Anxiety is one of the most common experiences among people of all ages—and one of the most poorly understood. Our bodies are “programmed” to elicit an anxiety reaction whenever a threat is perceived. Threats can be specific, such as being bullied, ridiculed or intimidated, fear of public speaking, fear of flying, or performance anxiety before a sporting event. Threats can also be general, such as fears of abandonment, rejection, failure, or the unknown future.
Depression is a commonly misunderstood phenomenon, particularly among adolescents. The normal mood swings and despondency that occur during the teen years can make any child appear depressed. There is always a risk of erroneously assuming that a child is depressed when they are exhibiting normal aspects of adolescent behavior and mood.
However, some children do experience depression to the extent that it requires professional assistance. Depression can lead to a lack of productivity in school, undermine a child's self-esteem and/or ability to maintain friendships, and increase a child's risk of substance abuse, eating disorders, self-mutilation and suicide.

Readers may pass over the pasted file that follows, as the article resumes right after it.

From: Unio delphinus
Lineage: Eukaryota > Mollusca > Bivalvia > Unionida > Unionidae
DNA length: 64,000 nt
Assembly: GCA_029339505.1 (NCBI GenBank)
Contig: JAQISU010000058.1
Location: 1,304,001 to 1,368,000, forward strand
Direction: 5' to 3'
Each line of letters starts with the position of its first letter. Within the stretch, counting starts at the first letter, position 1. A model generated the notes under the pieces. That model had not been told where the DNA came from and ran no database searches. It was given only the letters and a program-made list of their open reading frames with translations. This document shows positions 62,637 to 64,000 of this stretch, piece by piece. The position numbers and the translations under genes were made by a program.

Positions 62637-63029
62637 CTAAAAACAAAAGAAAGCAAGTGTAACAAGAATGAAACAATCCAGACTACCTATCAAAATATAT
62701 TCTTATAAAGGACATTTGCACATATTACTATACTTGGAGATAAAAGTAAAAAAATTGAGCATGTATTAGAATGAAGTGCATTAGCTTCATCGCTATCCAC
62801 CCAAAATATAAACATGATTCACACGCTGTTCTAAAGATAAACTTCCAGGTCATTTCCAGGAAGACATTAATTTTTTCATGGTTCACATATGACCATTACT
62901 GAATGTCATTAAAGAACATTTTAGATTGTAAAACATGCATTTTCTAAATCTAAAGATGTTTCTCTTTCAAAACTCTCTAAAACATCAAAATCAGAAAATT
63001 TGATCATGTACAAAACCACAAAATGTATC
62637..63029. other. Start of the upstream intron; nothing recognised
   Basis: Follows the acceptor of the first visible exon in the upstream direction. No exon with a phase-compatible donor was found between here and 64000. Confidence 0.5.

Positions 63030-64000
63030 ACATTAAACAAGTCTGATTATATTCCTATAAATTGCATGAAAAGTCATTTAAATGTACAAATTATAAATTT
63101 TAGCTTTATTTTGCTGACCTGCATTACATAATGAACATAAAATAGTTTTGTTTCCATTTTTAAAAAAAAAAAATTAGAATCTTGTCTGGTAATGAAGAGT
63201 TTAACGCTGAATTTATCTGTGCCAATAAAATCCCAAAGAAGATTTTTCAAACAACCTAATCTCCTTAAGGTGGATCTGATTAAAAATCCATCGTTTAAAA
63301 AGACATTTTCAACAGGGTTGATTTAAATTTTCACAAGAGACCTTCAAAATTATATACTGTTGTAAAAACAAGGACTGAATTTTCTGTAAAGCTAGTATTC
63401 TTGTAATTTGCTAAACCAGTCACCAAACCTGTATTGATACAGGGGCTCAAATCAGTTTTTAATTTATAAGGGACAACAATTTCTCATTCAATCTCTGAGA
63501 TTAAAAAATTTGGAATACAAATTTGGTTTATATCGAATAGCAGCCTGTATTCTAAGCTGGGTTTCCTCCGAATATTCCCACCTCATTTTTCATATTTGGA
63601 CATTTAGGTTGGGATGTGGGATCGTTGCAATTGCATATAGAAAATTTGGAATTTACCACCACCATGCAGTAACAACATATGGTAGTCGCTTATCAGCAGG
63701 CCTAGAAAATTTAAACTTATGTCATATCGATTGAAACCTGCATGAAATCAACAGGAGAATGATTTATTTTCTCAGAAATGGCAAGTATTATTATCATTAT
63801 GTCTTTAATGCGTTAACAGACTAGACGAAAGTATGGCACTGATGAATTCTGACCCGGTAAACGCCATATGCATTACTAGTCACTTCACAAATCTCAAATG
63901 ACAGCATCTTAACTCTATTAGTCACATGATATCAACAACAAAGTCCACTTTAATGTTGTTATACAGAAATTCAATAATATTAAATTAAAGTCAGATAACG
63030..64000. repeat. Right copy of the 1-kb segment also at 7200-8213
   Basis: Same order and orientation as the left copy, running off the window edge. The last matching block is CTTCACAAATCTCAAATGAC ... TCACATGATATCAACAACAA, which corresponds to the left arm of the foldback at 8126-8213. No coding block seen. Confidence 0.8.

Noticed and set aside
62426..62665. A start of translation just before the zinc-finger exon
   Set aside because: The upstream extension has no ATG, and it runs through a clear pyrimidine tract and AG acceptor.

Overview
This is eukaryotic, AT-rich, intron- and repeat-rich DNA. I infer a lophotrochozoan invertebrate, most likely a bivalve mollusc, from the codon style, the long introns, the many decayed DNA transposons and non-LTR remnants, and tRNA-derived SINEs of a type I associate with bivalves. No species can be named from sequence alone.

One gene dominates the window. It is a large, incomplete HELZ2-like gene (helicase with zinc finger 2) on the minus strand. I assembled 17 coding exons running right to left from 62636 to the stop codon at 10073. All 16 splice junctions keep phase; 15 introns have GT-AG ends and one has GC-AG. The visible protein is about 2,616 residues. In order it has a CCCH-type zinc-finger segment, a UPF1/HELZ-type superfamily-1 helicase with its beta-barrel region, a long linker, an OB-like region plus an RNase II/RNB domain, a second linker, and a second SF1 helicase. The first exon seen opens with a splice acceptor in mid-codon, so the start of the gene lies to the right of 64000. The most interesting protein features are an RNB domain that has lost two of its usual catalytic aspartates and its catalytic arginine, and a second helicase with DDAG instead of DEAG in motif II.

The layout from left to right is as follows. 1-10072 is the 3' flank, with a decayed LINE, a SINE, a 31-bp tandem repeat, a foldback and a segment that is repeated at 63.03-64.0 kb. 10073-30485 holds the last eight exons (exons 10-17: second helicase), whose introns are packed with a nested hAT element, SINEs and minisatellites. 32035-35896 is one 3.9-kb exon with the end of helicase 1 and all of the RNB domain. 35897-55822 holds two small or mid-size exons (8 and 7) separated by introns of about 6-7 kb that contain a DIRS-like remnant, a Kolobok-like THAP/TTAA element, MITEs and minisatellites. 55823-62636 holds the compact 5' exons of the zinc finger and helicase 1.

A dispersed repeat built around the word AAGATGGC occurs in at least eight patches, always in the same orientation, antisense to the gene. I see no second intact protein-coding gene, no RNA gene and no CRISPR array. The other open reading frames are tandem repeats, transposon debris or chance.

Parents and adolescents should be aware of the common symptoms of depression. Depression is a fairly common syndrome (as many of 1 in 6 of all U.S. citizens will experience a significant depression at some point throughout their lives).
Depression is highly treatable, particularly with early intervention. Below is a list of the common symptoms of adolescent depression. Please remember that many of these symptoms are common among adolescents. If you need help distinguishing depression from "normal" adolescence, please do not hesitate to contact me.